Why are fewer people taking CAT these days?

Around 2.7 lakh people took the CAT in 2008, less than 1.7 lakh people took it in 2014. That is a huge drop in numbers in just a 6-year period. (The numbers are probably not accurate to the decimal but the range is correct). Why has there been such a precipitous drop in such a short span of time?

The three reasons could be the most probable reasons.

1. 2008 was an artificial high, the global recession took its toll after that.

2005 to 2007 was  a period of global Bull-run. This was a time when IIM graduates were sought after by global I-banks at fancy pay packets; an era where IIM placement season used to be news for record-breaking salaries. Every B-school worth its salt (and a great many that weren’t) started increasing seats.  Those who did not just want to increase seats added campuses. SP Jain global, IMT Gaziabad in Nagpur, Symbiosis’s 18th new course are but few examples of this. The IIMs increased seats, added campuses and created new degrees as well. So, right about 2008 everything was looking up for the MBA-gig. Once the 2007-09 recession kicked in, fewer IIM grads went for ‘global’ jobs and Indian Economy also had to settle down to a more sobering pace.

2. The value proposition just does not exist.

This is the most important point. An MBA used to be thought of as a route to a better lifestyle and a higher career trajectory. Put plainly, this is no longer true.The entire argument can be framed with this example case study

Ram has 3-years experience at Infosys, earns around Rs. 4.5 lakhs per annum, has a (small) chance of going abroad on work and should see his salary expand by 30% in the next two years in the same company and potentially 50%+ in the next two years if he shifts company. If he joins a B-school ranked between 25 and 50 in India, there is a decent chance that he will land a job in the finance or insurance industry 2 years from now with a starting salary of circa ~Rs. 8 lakhs per annum. The cost of doing this MBA is Rs. 12-15 lakhs per annum. Should he take up this MBA?

If you have answered “Yes” to the question, please drop me an email, I have an oil well I would like to sell to you.

If you have worked for 3 years in a decent firm, it is no longer a great decision to join an MBA in a school outside the top 20. And thanks to the expansion drive that we saw in the 2006-2009 period, we had a surfeit of colleges in this “middling” range. So, a lot of middling colleges were granting MBA degrees to average candidates. Imagine what this would do to MBA salaries.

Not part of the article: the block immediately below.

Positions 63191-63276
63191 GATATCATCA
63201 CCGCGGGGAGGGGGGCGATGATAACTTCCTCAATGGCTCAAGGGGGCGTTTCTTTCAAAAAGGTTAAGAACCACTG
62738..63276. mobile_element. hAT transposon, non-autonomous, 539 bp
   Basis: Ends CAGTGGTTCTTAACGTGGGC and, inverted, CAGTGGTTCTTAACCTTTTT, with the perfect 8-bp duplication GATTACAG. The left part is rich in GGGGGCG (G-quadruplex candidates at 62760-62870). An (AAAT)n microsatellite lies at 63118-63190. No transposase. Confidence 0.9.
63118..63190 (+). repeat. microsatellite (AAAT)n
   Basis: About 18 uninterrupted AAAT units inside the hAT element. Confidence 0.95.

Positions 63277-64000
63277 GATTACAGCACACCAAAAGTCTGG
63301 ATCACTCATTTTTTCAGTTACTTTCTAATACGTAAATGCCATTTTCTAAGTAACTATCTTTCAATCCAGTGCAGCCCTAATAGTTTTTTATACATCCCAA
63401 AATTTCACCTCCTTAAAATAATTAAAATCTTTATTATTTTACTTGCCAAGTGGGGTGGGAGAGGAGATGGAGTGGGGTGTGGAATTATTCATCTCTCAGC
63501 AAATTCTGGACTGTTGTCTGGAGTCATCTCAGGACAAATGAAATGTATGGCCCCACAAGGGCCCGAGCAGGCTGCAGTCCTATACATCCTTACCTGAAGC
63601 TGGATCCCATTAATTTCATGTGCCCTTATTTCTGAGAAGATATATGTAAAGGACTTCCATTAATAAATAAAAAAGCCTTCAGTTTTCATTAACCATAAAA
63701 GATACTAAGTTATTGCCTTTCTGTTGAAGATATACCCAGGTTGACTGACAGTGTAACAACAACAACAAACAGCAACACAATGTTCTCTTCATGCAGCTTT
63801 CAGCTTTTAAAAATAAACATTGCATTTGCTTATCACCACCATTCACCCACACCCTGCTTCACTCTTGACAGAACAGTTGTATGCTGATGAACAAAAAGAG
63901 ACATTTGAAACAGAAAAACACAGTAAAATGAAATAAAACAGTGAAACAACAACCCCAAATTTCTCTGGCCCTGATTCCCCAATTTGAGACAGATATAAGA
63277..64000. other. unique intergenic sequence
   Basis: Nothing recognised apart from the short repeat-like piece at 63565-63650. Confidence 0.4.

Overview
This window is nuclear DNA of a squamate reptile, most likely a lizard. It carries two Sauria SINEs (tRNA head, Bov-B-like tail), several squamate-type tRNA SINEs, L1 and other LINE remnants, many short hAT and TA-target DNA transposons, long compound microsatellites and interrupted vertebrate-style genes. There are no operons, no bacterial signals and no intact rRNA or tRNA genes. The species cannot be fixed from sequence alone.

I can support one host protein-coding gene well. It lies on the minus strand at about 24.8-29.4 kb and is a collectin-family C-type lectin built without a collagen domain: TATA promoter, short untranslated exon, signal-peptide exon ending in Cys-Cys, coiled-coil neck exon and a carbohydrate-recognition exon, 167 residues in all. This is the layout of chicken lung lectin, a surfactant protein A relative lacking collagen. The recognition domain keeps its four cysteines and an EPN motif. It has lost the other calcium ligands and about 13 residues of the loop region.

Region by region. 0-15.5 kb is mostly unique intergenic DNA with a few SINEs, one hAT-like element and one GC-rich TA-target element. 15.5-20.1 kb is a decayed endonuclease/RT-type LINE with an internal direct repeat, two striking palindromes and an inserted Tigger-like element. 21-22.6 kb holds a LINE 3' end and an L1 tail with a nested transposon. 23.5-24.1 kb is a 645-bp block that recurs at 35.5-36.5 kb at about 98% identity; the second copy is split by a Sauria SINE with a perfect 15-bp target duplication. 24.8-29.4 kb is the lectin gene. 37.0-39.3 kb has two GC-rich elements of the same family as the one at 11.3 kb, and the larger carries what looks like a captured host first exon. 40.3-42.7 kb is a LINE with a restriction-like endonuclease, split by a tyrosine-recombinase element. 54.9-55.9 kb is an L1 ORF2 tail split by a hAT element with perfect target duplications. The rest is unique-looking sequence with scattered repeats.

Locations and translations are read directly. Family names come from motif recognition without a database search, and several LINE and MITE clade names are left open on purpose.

3. Recruiters have begun targeting undergrads more aggressively

During a 20-year period from 1985 to 2005, companies visited the IIMs to recruit talent and not the finished article. Then the IIM grads’ market price shot up thanks to international offers, and a great many recruiters were made to look at undergrads to fill some of their vacancies. The Goldman Sachs of the world started going to IITs and NLSs to recruit. They realized that they got candidates who were as smart but at lower prices. They realized it was better to recruit 21-year olds at 8 lakhs per annum, than to select entitled 28-year old IIM graduates at more than twice that price.

So, this brings us to where we are. A large supply of MBA grads from middling schools that do not add much. A labour market that refuses to pay much for this 2-years of “value-addition”, resulting in ok-ish salaries and an uncompelling value-proposition.

The absolute top tier colleges still offer something. It is the ones ranked from 25 to 50 that have suffered more. It is why it is perplexing that not even a few of them have shifted their policies to target freshers more. That way they can keep post-MBA salary expectations reasonable and attract the best recruiters. If I were running a B-school, I would position myself for freshers, both to the applicants and to the recruiters.

We will continue this with the next piece on “What next for Indian B-schools? and “What next for the CAT Preparation industry?”

The article was contributed by Rajesh Balasubramanian. Rajesh is an alumnus from IIM Bangalore, class of 2003 and runs 2IIM, an online coaching institute for CAT. 

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